say, for example, that we wish to have "selected" the second word of one paper which reads "House Votes Strike Ban". The two papers are thrown down before the first spectator and to him you say, "Just pick up either one, please." If he picks up the one you want you take it from him, saying, "Thank you", and walk to another person for the next move. If he picks up the wrong one, you say, "It's yours. And when you read it, later tonight, and find out what is happening throughout the world, remember that something strange happened here." Naturally, the "wrong" newspaper always is of current date. And,as you say your sentence, pick up the other paper and carry it to the second person.

"There is power in headlines," you continue. "Every word has a meaning of its own." With the shears you slash away at the four word banner, cutting the words apart and dropping them in crumpled balls onto the floor or table. Let them fall as they will, but be careful to note which one is the word you want to have "selected".

"Pick up two of them, one with each hand," you say. If the wanted one is among these you continue without pause, "Give me one". If you receive the desired word you open the paper, read it aloud and hand to someone else nearby. If the wrong one is given you, say, "Over my left shoulder as appeasement to the spirits beyond, (tossing it so) and now will you please open the paper you have and read aloud the word it contains?"

But, if the two papers picked up by the spectator do not include the wanted one, say, "Toss them over your shoulders at the same time, for that is a manner of appeasing the spirits beyond. Now give me one of the papers remaining." If given the correct one you open it and proceed. If given the~wrong one, toss it over your own left shoulder, saying, "After all, t must do a bit of appeasing myself." Then have the spectator open and read the last paper.

Aside from the general explanation I want to insist that you have here one of the very best methods of "forcing" without the use of extraneous apparatus which only too often tends to distract attention from the effect by being "out of place". The method and principle takes practice and assurance, but it will last you throughout a lifetime of magic.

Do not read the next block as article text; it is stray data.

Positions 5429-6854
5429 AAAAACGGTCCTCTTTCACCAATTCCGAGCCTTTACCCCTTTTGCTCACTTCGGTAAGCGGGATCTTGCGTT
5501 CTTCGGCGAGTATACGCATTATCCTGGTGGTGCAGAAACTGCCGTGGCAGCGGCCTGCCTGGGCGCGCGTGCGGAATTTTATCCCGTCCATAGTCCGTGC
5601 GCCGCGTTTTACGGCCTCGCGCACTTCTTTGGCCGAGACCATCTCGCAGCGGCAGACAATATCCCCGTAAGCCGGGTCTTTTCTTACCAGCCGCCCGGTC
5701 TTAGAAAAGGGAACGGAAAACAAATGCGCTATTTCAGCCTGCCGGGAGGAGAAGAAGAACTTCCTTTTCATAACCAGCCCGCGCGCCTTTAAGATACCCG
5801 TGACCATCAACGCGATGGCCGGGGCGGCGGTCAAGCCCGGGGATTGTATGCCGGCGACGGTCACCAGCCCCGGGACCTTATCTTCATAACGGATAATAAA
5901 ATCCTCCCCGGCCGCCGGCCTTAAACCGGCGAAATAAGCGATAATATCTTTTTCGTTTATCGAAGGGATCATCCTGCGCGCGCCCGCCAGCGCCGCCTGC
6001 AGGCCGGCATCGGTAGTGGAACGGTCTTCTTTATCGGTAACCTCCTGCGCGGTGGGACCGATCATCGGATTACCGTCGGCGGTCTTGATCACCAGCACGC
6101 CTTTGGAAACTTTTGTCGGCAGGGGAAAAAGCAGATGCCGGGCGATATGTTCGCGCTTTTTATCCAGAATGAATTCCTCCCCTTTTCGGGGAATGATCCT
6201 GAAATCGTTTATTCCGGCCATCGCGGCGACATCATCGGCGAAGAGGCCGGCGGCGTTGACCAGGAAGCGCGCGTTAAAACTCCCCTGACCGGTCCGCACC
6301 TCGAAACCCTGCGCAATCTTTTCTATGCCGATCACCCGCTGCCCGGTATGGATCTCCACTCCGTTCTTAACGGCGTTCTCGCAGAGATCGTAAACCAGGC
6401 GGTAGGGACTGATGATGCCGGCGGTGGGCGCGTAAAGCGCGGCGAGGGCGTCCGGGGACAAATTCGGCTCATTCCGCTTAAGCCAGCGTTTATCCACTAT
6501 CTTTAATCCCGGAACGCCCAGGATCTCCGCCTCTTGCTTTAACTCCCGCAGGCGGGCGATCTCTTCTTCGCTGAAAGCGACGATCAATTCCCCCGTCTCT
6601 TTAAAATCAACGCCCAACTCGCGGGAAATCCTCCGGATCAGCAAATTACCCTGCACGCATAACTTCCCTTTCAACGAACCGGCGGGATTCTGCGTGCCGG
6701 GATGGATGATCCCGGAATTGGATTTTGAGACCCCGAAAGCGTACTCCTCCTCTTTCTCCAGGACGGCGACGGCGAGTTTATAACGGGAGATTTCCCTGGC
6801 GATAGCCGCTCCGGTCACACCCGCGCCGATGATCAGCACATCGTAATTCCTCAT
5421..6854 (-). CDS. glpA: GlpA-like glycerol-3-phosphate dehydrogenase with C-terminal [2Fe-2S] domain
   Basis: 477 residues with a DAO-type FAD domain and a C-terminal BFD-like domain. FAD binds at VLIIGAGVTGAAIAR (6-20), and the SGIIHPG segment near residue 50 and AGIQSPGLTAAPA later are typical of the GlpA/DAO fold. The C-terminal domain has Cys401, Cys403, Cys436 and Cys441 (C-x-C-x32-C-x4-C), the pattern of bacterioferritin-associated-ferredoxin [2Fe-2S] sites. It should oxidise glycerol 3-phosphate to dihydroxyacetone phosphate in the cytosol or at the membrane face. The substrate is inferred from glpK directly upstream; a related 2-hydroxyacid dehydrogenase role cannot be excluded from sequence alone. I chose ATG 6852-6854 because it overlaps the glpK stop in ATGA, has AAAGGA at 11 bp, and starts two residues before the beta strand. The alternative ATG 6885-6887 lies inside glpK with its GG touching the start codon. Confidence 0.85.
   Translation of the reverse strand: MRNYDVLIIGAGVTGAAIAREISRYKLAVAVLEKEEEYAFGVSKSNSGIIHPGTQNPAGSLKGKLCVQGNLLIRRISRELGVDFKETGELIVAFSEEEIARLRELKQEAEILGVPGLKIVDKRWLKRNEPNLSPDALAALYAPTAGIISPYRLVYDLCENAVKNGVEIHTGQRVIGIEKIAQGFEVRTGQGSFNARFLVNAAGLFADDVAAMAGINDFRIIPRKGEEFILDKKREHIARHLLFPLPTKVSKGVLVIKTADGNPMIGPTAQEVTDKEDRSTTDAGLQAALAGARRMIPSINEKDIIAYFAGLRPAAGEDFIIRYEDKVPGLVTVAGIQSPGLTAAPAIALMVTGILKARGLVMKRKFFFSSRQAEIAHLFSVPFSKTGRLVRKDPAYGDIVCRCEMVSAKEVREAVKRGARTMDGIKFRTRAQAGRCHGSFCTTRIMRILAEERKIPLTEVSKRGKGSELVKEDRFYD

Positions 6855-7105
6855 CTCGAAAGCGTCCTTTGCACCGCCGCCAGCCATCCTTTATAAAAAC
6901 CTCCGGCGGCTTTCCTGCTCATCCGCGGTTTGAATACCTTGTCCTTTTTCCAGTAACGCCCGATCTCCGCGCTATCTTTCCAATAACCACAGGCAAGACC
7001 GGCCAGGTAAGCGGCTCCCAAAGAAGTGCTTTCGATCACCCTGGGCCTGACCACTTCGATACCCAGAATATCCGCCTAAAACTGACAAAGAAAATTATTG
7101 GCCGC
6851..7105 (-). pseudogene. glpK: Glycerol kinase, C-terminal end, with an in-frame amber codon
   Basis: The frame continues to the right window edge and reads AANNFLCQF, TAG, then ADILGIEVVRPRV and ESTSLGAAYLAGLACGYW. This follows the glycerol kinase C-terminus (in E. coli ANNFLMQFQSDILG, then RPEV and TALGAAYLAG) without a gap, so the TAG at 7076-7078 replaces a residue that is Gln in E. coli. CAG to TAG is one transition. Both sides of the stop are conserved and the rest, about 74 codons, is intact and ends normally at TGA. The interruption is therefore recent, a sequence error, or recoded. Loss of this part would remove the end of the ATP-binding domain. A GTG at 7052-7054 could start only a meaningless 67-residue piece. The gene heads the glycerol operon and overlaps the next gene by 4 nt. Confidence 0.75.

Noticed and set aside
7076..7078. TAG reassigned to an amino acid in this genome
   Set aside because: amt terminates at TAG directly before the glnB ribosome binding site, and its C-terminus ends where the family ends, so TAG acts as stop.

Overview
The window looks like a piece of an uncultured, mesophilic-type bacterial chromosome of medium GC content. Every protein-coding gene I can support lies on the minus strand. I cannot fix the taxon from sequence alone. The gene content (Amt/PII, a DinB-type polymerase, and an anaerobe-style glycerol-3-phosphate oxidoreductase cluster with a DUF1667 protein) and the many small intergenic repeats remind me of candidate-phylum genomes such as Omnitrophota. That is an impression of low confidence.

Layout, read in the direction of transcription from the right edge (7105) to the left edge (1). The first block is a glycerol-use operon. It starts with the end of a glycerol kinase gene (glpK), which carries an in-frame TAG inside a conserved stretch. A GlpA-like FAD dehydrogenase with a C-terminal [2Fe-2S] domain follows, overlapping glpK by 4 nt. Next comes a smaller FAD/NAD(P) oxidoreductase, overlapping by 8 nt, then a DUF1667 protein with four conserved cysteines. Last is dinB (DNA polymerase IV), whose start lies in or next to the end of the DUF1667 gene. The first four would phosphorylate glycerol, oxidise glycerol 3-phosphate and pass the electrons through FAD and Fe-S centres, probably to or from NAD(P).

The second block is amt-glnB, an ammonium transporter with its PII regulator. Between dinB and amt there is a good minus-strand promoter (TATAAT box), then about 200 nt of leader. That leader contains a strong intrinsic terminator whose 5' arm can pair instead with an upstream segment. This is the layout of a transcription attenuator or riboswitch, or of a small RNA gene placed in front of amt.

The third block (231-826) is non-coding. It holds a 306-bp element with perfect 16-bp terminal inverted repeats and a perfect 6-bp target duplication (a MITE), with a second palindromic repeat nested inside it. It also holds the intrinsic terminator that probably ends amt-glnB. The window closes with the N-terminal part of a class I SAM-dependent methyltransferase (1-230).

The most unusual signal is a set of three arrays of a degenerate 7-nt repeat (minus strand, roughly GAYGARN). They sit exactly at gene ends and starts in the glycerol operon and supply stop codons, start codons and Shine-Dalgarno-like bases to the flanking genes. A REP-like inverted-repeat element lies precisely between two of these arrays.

That takes care of the word being the one which appears on the slate. Important no end, in itself, the "message from beyond" is essential, too, and the way it happens - in a manner confounding to present day magi - goes like thisx—

Procure or make a silicate slate with frame, the inside (slate surface proper) dimensions of which are 5x7 inches or smaller - no larger. The flap to accompany this elate is made of thinner silicate, or, as in my case, of black art board, obtainable from art stores in 17 x 22 in. sheets, and very pliable. Th? inside of slate is quartered, and the finished flap takes up three of these, the diagrams making this clear, I hope.

As you can see depicted, the flap Is foldable twice which brings it down to quarter size, and that size is palmable, it being no larger than a playing card. Scotch tissue tape, now very prevalent, was used for the hinges. That one which is on the audience side of the slate was sanded with fine sandpaper to take away the gloss, but it isn't necessary because the slate is more or less perfunctorily shown.

At the first showing, the performer draws a chalk line cutting off one quarter of the slate's surface, and this is done on the flap side at start. The line is drawn along the edge of the flap, or edges of the flaps if you care to make them plural. Initials called are put upon the slate proper, there being a coinciding chalk line on the slate itself just under the flap(s) edge. The word to be forced has been written underneath the flap(s).

The first "quartered-off" section is on the unprepared side, and it is duly initialed. When the second set of initials is given, they are put on the flap(s) side and that person asked to step forward. He is used for the first choice of the papers, and this sleigvt interval allows you to let the top half of flap drop down and engineer the quarter-flap to the right whereupon the folded flap can be palmed to the pocket when chalk is put away. ^ ^

The word is picked freely (?) and^itjppears upon a slate mysteriously (?) asked of a trick?

What more can be

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